At the Jewish Orthodox Feminist Alliance’s annual conference in New York last weekend, plenaries on the topic proved popular.
"The impact has been quite extraordinary," said Blu Greenberg, president of the alliance.
Women’s Torah reading "will be increasingly adopted not because there are pockets here and there within communities" who do it, "but because of the reports by people who have experienced it," Greenberg said.
"Everyone who has participated in such a minyan reports on the experience of how natural it feels and how continuous with the tradition it feels rather than violating traditional sensibilities," she said.
Apart from Shira Chadashah, the Israeli synagogue that allows women to read from the Torah, an Israeli minyan and three minyanim in New York have followed suit.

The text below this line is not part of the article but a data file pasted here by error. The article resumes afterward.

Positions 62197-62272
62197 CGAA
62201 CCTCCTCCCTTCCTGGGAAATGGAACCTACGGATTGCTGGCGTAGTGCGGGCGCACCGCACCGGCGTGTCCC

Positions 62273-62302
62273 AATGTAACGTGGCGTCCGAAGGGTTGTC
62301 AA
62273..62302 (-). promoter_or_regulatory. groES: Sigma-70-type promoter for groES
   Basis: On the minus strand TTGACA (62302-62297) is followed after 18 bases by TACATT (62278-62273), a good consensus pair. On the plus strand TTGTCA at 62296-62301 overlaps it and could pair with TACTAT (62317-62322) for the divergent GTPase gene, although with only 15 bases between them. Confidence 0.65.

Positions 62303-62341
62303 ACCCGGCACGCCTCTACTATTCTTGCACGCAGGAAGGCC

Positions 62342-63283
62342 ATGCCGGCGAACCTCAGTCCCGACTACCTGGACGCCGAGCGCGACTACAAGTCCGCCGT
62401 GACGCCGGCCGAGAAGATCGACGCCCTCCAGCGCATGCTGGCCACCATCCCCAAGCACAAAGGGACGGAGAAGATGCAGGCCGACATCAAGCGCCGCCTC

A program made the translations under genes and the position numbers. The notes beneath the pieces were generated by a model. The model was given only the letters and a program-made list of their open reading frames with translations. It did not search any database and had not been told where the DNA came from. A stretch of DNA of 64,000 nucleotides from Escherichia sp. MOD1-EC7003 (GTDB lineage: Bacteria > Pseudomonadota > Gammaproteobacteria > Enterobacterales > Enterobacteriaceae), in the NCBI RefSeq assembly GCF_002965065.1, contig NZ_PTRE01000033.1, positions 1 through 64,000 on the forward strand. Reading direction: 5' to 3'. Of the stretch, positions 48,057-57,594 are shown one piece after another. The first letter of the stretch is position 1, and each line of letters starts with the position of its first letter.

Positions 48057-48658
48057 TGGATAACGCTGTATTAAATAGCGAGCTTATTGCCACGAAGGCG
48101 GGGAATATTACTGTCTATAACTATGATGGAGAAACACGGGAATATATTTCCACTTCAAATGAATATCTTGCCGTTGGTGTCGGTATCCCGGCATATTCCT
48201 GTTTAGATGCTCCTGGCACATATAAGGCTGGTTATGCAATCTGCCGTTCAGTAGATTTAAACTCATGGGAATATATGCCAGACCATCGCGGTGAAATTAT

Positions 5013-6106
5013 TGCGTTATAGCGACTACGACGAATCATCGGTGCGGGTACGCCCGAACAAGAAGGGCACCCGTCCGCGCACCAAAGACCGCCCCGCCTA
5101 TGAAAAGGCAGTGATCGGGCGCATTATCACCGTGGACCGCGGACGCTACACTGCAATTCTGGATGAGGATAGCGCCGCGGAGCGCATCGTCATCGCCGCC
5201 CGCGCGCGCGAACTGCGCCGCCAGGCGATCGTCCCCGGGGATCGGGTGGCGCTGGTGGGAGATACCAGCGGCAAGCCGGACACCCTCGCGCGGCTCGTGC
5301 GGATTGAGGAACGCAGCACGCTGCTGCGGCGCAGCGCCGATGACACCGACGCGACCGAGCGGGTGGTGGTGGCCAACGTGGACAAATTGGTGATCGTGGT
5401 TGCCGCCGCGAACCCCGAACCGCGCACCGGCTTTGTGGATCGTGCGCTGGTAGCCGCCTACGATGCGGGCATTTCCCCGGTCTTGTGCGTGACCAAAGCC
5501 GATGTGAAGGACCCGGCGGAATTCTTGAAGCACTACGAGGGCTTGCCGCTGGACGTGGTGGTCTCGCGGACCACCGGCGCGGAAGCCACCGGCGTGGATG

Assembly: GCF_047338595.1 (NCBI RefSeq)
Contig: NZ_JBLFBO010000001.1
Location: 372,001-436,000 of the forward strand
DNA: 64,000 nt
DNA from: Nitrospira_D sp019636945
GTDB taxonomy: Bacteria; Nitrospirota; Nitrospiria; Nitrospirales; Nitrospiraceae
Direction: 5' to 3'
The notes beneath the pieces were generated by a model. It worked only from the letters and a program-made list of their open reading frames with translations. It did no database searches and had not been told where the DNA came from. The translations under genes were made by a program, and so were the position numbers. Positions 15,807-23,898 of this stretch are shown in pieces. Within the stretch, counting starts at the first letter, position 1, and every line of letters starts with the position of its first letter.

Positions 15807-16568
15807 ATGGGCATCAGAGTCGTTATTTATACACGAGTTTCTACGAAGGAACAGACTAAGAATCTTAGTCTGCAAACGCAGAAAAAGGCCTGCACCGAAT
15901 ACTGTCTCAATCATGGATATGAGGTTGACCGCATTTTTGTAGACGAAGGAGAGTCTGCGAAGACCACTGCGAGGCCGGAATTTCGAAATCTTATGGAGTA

Those in New York are the Drisha Institute for Jewish Education, a women’s center of Jewish learning; a new group called Darkhei Noam in Manhattan; and a minyan that began last weekend in Yonkers.
A group in Teaneck, N.J. also is discussing starting a service that permits women to read from the Torah.
An Orthodox congregation in Manhattan, Kehilat Orach Eliezer, currently is considering a resolution to accept women as Torah readers. If it accepts, the synagogue would become the first in the United States to do so.
According to Shapiro, the decision by Shira Chadashah to let women read from the Torah has "not created any antagonism" in Israel.
In U.S. Orthodox circles, however, resistance appears stiff.